What are ATC clearances for?

A clearance issued by ATC is predicated on known traffic. An ATC clearance means an authorization by ATC, for the purpose of preventing collision between known aircraft, for an aircraft to proceed under specified conditions within controlled airspace. The pilot-in-command of an aircraft is directly responsible for, and is the final authority as to, the operation of that aircraft. If ATC issues a clearance that would cause a pilot to deviate from a rule or regulation, or in the pilot’s opinion, would place the aircraft in jeopardy, it is the pilot’s responsibility to request an amended clearance.

Similarly, if a pilot prefers to follow a different course of action, such as make a 360 degree turn for spacing to follow traffic when established in a landing or approach sequence, land on a different runway, take off from a different intersection, take off from the threshold instead of an intersection, or delay operation, the pilot is expected to inform ATC accordingly. When the pilot requests a different course of action, however, the pilot is expected to cooperate so as to preclude disruption of traffic flow or creation of conflicting patterns. The pilot is also expected to use the appropriate aircraft call sign to acknowledge all ATC clearances, frequency changes, or advisory information. (FAA, 2020)


For more information, visit one of the following WIKIFATCA pages:

Separation & Airspace Safety 165

  1. AAS 1.11 “FLY-BY” AND “FLY-OVER” WAYPOINTS
  2. AAS 1.14 SPACE-BASED AUTOMATIC DEPENDENT SURVEILLANCE – BROADCAST
  3. AAS 1.15 CONCEPT OF GNSS-BASED ALTITUDE
  4. AAS 1.21 UNMANNED AIRCRAFT SYSTEM (UAS) TRAFFIC MANAGEMENT (UTM)
  5. ADME 2.1 CONVERGING RUNWAY OPERATIONS (CROPS)
  6. ADME 2.4 SURFACE MOVEMENT GUIDANCE & CONTROL SYSTEMS
  7. ADS-B Operations
  8. Aerodrome – Land and Hold Short Operations
  9. Aerodrome – Converging Runway Operations
  10. Air Traffic Control Separation Monitoring Tool (ASMT)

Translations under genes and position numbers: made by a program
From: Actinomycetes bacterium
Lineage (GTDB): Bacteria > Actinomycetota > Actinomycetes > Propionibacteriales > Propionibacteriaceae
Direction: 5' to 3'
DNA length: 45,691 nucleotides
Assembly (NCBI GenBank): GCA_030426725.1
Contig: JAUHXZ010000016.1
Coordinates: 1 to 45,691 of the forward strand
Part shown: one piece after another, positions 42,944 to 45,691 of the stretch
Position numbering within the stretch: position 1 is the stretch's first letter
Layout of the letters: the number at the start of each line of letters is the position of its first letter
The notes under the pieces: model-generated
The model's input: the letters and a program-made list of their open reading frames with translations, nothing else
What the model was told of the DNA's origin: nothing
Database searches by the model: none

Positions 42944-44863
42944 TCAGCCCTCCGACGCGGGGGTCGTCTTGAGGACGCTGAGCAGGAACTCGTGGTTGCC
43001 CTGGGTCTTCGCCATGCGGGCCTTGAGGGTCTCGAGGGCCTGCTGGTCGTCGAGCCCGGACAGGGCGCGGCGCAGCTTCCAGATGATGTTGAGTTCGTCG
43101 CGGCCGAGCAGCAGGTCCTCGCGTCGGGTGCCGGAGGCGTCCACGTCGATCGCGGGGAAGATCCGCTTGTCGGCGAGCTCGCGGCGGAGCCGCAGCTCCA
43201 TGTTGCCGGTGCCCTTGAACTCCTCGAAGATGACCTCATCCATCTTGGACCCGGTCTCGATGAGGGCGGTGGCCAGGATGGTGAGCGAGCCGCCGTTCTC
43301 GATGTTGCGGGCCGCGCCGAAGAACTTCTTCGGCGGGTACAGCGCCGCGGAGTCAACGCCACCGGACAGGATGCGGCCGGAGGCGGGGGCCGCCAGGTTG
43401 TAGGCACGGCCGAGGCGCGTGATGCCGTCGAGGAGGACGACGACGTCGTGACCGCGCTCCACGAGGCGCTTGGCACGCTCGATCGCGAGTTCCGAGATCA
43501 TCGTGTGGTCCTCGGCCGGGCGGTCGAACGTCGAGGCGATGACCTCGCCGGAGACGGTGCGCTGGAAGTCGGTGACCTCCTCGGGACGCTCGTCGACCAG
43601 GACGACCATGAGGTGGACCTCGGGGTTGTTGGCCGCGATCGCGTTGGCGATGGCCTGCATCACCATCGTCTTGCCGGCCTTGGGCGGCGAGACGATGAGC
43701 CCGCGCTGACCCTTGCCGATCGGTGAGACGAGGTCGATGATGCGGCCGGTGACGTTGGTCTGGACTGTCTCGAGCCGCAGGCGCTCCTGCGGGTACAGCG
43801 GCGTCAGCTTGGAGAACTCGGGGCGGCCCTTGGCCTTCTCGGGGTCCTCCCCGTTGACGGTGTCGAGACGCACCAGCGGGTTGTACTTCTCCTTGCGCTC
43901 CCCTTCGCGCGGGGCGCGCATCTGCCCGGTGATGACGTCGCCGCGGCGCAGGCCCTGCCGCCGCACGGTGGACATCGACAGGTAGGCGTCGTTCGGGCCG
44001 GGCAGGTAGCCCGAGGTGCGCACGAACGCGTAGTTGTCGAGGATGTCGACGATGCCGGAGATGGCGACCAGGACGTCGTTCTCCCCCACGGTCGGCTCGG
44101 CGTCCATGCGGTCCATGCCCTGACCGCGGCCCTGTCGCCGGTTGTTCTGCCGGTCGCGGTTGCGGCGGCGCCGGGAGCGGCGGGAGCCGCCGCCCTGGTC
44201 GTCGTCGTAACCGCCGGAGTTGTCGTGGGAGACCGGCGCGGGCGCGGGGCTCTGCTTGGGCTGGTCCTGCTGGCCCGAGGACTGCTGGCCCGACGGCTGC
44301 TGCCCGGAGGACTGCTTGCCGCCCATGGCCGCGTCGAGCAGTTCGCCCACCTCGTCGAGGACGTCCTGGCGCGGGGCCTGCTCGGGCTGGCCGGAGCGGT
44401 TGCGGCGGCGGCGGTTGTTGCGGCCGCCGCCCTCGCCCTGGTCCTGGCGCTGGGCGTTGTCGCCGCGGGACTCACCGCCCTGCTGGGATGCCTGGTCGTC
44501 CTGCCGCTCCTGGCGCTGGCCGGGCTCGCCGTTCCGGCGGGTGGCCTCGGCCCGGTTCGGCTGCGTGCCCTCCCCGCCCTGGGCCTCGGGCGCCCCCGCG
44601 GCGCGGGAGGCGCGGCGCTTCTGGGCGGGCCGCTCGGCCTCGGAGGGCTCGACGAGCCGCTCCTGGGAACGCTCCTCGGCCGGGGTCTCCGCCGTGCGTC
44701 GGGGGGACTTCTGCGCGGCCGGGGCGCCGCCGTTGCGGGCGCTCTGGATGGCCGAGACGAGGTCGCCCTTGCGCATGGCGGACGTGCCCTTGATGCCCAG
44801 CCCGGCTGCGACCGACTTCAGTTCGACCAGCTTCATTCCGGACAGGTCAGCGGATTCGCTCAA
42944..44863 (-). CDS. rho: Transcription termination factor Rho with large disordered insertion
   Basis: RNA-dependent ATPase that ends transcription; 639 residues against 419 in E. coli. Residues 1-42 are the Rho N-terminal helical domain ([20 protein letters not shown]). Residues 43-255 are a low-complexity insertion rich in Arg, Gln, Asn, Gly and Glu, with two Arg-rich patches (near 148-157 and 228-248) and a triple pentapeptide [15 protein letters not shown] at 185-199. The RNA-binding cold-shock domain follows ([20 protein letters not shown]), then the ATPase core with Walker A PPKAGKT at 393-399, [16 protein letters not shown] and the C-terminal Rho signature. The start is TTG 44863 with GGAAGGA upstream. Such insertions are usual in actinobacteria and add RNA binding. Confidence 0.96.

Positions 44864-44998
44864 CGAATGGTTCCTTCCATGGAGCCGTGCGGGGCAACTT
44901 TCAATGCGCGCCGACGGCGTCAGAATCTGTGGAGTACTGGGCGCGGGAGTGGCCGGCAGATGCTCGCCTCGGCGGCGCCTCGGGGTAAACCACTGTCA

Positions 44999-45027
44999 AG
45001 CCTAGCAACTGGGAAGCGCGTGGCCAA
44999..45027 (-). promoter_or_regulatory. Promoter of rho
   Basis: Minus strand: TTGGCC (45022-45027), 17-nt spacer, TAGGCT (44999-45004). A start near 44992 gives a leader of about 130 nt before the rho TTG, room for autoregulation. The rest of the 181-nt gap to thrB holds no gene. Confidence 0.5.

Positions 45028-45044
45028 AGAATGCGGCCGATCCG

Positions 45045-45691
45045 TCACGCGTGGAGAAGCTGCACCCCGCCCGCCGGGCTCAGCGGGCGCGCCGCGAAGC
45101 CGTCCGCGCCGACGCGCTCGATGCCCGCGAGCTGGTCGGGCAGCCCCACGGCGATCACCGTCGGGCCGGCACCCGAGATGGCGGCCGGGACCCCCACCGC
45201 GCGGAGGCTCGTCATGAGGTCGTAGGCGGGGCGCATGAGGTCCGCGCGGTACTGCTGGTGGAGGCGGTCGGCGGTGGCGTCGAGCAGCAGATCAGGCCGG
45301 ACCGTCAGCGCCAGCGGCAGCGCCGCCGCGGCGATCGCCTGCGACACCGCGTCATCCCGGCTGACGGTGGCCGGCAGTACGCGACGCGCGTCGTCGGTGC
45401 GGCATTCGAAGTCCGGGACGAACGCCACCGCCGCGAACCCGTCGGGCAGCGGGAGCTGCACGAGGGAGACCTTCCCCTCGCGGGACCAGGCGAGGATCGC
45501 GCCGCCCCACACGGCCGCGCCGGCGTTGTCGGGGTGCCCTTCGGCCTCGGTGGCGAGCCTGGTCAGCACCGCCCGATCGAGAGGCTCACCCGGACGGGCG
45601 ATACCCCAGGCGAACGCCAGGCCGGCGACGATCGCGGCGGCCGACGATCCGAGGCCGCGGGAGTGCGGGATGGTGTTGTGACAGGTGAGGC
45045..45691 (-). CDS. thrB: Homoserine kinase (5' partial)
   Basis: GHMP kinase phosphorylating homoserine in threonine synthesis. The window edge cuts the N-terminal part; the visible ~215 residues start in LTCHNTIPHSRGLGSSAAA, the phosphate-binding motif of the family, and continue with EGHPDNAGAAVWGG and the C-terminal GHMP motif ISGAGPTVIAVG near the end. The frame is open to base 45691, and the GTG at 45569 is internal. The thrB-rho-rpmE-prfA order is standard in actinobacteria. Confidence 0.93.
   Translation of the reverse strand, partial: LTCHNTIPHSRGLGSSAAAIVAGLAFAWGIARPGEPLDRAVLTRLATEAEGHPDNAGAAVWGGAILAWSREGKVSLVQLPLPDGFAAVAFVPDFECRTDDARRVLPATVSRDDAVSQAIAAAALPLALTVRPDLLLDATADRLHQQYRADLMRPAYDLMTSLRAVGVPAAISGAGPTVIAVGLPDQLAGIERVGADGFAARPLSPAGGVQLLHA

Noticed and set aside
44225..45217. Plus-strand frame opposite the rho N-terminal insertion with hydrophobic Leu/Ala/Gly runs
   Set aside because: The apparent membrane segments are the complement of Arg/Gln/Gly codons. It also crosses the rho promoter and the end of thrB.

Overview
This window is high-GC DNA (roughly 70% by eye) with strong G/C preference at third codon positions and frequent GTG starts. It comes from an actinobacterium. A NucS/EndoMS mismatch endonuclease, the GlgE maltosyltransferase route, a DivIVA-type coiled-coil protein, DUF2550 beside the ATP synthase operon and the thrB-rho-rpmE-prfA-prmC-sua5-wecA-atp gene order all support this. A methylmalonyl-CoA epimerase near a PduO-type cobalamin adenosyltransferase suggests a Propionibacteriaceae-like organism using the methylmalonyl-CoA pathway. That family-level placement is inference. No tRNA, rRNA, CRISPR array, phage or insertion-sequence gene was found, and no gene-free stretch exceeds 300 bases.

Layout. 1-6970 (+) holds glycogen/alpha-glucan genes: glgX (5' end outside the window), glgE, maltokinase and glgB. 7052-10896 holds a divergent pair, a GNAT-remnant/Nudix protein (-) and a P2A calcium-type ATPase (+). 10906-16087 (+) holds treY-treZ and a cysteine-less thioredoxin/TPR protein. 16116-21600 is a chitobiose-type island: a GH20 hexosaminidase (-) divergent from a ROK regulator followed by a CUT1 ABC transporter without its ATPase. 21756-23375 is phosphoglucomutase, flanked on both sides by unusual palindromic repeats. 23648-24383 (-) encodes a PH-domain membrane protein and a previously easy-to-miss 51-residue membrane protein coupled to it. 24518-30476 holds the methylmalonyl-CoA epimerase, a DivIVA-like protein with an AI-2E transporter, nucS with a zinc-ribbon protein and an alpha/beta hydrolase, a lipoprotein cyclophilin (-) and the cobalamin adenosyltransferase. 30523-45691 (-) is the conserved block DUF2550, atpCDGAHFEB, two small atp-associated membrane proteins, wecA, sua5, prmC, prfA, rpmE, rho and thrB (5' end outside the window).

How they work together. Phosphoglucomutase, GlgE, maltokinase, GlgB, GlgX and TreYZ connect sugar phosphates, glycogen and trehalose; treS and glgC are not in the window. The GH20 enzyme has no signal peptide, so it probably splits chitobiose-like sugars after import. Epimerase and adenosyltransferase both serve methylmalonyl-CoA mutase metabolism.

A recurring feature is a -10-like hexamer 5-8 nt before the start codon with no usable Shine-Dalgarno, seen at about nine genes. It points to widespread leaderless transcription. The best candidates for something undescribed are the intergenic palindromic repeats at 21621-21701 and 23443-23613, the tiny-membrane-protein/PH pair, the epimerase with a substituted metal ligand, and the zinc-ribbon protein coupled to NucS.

11. Air Traffic Control Separation Monitoring Tool (ASMT)
  12. Air Traffic Control Separation Monitoring Tool (ASMT)
  13. Airborne Separation Assurance
  14. Aircraft Flying with ‘Due Regard’
  15. Airspace Design and Procedures Controller Involvement
  16. Amendment to Current Policy on RNAV Procedural Separation Minima
  17. ASAS-TN2 – Airborne Separation Assistance System Thematic Network 2
  18. ATC Collision Avoidance Techniques
  19. ATS – Study Restrictions in the Enroute Environment
  20. ATS 3.15 (ADVANCED) STRATEGIC LATERAL OFFSET PROCEDURES
  21. ATS 3.16 THE USE OF SAFETY NETS IN ATM
  22. ATS 3.18 SHORT TERM CONFLICT ALERT
  23. ATS 3.19 MINIMUM SAFE ALTITUDE WARNING SYSTEMS
  24. ATS 3.21 SURVEILLANCE: IN-TRAIL PROCEDURES ITP
  25. ATS 3.29 MERGING AND SEQUENCING CONCEPTS
  26. ATS 3.32 RECATEGORIZATION OF AIRCRAFT FOR WAKE TURBULENCE
  27. ATS 3.34 TERRAIN AND OBSTACLE CLEARANCE RESPONSIBILITIES
  28. ATS 3.35 TERRAIN AND OBSTACLE CHARTING
  29. ATS 3.36 EMERGENCY DESCENT PROCEDURES
  30. ATS 3.4 STANDARDISATION OF REGIONAL TRANSITION ALTITUDES
  31. ATS 3.42 HELICOPTER OPERATIONS
  32. ATS 3.46 SECTORLESS ATM
  33. ATS 3.8 RADAR MONITORING
  34. ATS 3.9 GLOBAL COMPATIBLE FLIGHT LEVEL SYSTEMS
  35. Blended Airspace
  36. Co-operative Separation
  37. COM 4.11 RADIO MANDATORY ZONES / TRANSPONDER MANDATORY ZONES
  38. Concept of GNSS-Based Altitude
  39. Conspicuity and ATS Surveillance
  40. Cooperative Separation – Transfer of Control Functions to Pilots
  41. Development of Policy on Formation Flights Within Controlled Airspace
  42. Developments in the use of Global Navigation Satellite Systems (GNSS) as an Approach Aid